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Okada ban: Taskforce renews enforcement with power-bikes

By Olasunkanmi Akoni

The Lagos State Task Force on Environmental and Special Offences Enforcement Unit has vowed not to relent in its task to ensure that commercial motorcyclists, popularly called “Okada” keep-off the 477 restricted roads in the state.

To further boost enforcement of the state traffic law, signed on August 2, 2012, particularly on restriction of motorcycles in banned routes, the taskforce recently added over 150 200cc power bikes into its fleet to make arrest of okada riders easier in traffic situation.

It will be recalled that the Federal Government is presently considering placing a total ban on motorcycles as a means of transportation across the states of the federation.

At least over 5,000 motorcycles impounded by the Lagos taskforce have been destroyed since enforcement on restriction for contravening various traffic rules.

Recently, over 200 motorcycles were impounded and the suspected offenders prosecuted accordingly at the Alausa Magistrate Court.

The Task Force Chairman, Chief Superintendent of Police, Bayo Sulaiman, said the state was leaving no stone unturned towards ensuring total sanity on Lagos roads.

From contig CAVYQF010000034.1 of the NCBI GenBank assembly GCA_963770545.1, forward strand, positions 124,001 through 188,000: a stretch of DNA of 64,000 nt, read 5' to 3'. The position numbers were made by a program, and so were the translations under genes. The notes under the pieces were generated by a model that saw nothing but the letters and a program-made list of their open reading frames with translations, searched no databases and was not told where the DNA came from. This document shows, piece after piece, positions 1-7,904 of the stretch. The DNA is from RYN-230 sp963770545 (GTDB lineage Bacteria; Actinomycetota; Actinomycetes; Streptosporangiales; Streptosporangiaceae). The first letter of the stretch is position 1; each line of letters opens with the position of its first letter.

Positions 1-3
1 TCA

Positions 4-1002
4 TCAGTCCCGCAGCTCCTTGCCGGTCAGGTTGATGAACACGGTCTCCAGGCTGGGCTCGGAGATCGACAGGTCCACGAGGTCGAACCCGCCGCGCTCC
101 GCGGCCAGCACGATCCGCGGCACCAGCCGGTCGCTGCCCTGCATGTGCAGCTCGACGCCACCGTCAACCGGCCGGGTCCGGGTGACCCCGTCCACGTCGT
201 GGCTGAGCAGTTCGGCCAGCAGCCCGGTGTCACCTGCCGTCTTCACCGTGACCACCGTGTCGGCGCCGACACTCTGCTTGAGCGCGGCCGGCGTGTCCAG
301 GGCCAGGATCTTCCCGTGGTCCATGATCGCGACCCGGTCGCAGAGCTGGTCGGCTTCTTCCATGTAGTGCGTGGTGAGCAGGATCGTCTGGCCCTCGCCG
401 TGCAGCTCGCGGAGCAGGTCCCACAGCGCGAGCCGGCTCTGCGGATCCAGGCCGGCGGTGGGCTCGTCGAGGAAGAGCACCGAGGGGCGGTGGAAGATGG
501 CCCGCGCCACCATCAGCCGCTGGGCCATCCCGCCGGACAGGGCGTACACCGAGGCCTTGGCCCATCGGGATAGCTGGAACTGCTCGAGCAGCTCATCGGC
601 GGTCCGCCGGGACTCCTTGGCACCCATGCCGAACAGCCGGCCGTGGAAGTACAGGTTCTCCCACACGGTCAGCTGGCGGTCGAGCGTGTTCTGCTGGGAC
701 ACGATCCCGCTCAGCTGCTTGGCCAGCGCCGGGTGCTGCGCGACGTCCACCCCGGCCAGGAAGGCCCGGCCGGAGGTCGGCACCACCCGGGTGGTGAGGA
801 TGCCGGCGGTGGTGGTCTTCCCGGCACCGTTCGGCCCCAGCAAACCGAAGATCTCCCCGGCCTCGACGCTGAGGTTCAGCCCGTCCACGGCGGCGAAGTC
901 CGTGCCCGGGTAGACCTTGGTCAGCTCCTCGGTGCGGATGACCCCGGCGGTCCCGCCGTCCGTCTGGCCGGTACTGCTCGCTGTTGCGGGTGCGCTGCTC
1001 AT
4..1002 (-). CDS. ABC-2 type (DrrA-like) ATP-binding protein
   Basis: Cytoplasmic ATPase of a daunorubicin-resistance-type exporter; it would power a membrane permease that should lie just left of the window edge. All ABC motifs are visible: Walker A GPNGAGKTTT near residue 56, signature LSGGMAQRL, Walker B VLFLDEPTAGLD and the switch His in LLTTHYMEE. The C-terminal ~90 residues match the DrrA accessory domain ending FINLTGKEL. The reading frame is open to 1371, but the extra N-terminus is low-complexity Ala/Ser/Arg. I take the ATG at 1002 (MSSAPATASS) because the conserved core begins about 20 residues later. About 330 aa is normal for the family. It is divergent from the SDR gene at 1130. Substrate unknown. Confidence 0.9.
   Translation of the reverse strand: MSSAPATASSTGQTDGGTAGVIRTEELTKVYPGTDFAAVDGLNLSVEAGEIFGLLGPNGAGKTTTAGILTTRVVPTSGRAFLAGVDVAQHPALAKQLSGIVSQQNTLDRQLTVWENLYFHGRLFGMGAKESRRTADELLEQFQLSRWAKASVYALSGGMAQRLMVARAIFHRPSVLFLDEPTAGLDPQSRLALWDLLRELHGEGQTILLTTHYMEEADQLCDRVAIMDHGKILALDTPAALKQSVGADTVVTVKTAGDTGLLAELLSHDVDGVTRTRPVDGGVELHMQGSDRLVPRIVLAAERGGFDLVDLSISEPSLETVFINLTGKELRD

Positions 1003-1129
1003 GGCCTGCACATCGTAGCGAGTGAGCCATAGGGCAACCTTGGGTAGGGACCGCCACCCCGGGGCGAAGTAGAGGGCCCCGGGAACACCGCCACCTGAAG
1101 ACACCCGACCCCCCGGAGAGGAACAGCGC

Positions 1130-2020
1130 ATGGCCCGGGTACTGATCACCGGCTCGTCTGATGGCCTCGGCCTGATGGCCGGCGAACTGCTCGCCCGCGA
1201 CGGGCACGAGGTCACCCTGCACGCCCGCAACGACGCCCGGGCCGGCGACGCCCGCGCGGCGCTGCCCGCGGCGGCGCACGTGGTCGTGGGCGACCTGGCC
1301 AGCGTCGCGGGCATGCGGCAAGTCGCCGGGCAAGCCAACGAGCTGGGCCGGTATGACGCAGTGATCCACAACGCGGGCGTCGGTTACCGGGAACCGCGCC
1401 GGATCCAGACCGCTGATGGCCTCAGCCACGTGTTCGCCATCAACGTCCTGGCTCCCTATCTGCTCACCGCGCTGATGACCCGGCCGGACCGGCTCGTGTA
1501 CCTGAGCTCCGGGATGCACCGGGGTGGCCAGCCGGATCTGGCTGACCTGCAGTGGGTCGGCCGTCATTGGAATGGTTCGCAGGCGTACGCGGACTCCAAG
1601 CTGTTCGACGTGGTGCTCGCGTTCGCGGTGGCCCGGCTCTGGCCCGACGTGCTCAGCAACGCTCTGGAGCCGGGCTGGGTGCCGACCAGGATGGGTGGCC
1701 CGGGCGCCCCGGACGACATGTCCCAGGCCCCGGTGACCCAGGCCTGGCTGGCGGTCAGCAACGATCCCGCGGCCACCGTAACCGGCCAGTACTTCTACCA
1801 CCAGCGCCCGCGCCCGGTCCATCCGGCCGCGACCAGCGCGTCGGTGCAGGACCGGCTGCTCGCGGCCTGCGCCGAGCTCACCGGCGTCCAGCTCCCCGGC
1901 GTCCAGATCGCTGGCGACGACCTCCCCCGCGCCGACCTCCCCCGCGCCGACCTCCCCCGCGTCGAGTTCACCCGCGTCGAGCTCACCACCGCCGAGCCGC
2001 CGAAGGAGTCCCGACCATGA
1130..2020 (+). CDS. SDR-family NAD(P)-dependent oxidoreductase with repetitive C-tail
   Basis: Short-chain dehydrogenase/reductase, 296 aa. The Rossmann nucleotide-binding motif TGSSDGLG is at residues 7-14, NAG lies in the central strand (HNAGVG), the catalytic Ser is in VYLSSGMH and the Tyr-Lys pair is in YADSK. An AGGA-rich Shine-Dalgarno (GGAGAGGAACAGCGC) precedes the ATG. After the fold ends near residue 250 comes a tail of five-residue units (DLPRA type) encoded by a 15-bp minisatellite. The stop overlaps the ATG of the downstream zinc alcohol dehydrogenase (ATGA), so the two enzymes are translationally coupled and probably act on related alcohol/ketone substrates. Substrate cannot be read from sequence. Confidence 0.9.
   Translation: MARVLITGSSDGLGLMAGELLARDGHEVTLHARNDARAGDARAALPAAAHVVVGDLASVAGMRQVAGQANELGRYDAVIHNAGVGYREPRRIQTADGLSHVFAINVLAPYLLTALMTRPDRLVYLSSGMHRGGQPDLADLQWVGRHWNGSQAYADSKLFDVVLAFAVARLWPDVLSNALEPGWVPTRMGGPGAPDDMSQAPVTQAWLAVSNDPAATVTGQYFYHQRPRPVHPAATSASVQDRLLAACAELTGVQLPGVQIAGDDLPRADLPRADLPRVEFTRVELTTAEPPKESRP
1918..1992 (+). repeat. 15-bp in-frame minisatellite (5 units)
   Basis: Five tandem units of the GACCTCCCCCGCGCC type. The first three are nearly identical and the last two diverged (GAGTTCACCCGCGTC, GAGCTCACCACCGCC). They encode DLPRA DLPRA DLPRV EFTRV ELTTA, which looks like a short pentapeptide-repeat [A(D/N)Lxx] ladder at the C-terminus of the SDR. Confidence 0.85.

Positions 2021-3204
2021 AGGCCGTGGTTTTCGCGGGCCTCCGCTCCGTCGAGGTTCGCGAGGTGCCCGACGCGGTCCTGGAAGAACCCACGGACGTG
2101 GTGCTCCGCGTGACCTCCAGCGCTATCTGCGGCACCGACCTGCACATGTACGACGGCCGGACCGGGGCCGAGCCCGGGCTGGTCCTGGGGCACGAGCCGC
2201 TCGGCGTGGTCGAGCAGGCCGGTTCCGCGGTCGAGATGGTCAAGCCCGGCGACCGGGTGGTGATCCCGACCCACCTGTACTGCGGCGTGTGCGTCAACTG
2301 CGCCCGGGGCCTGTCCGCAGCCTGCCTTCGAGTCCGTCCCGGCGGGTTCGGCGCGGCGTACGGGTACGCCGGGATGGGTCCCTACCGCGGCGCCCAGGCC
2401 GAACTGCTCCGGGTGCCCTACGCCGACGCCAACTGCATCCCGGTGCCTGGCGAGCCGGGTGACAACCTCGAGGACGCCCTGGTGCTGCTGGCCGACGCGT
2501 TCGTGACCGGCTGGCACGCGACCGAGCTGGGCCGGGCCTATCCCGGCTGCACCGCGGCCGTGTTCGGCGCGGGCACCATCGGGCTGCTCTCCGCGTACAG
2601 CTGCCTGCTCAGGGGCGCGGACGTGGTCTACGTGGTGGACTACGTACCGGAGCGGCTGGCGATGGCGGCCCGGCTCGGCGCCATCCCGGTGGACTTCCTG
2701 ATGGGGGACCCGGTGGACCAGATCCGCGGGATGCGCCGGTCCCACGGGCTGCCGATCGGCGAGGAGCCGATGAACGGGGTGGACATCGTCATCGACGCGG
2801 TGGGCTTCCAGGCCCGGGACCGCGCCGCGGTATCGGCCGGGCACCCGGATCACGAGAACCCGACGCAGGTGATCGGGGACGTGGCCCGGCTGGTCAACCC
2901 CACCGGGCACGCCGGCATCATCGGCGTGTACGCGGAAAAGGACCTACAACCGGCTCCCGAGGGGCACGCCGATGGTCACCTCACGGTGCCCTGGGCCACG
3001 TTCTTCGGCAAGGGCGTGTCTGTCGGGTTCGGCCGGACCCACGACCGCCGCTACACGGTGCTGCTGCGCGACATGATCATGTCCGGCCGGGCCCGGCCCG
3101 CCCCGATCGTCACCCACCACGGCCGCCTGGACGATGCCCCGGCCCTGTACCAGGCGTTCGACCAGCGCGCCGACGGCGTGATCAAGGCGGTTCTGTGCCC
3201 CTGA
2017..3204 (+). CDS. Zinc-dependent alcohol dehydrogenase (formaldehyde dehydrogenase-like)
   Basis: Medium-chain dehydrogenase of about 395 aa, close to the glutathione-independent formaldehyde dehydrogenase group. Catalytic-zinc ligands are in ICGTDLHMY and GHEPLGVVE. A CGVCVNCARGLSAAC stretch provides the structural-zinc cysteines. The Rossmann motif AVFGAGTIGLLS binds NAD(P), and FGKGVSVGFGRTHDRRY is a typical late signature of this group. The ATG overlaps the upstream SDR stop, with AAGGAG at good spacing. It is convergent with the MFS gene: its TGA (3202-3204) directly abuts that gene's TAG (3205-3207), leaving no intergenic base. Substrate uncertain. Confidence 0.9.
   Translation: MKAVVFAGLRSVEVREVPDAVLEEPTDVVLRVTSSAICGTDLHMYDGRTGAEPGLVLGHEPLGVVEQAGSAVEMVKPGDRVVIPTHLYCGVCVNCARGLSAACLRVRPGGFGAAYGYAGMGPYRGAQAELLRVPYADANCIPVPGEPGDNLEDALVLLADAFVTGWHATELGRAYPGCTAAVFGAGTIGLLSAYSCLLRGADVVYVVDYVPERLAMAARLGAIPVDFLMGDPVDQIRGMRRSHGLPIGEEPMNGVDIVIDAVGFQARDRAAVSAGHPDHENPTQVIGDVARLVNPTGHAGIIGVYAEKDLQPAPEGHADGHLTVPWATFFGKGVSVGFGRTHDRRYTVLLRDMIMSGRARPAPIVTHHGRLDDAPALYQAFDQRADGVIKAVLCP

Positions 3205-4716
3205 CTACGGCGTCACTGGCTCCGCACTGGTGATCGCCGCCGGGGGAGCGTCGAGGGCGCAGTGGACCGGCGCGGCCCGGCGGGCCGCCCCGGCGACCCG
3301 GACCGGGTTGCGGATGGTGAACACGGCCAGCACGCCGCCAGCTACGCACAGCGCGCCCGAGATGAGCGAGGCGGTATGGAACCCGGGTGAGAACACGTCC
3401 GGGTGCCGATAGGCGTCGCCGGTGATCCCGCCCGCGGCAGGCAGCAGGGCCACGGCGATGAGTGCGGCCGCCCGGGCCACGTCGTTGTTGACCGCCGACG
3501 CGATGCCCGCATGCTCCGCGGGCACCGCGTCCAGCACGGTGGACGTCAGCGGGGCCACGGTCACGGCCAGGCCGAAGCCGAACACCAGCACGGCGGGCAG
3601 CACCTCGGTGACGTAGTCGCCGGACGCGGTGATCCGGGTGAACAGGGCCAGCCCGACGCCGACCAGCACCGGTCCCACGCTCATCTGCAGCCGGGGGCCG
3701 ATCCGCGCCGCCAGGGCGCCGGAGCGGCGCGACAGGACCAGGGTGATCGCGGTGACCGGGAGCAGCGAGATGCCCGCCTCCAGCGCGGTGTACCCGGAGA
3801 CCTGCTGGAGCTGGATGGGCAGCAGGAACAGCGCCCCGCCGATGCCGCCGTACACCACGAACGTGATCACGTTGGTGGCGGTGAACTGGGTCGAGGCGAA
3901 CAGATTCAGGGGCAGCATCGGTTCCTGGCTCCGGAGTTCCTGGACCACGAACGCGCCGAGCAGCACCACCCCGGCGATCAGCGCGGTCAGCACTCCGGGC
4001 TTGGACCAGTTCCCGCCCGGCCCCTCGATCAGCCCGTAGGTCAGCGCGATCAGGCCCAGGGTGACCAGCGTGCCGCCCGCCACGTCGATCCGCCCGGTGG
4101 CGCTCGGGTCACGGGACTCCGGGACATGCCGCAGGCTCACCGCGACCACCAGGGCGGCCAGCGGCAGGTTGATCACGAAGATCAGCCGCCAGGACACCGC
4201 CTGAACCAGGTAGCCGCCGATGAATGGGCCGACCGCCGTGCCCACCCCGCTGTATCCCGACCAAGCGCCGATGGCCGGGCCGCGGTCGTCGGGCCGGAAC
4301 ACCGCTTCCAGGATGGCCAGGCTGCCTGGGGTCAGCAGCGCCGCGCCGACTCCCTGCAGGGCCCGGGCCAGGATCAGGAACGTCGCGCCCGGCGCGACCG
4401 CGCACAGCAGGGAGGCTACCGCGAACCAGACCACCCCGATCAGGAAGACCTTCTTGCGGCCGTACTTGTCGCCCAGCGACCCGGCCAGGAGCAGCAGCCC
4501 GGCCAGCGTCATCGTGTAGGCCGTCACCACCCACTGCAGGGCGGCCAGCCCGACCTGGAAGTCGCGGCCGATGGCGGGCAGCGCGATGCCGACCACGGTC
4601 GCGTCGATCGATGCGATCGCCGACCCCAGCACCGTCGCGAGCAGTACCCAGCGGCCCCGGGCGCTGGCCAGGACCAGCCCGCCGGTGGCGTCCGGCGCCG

He said that the unit would not relent in its clampdown on indiscipline, adding that routine inspection of flashpoints, especially under bridges to arrest miscreants would continue to ensure the state is totally rid of criminal hideouts.


According to the taskforce boss, “It became necessary to procure the power-bikes as it was becoming increasingly difficult to effect arrest of erring okada riders with the regular motorcycles.

“With these power-bikes added to our fleet, we have been able to scale up enforcement, as those difficult terrains have been made easier to patrol.”

Sulaiman stressed that impounded motorcycles are dismantled into pieces and spare parts auctioned at regular intervals for members of the public, saying the move was to discourage nuisance perpetrated by the operators.

“We will continue the arrest and not allow sentiment to set in, because if we do that is the beginning of failure. We have to enforce the law effectively,” Sulaiman added.


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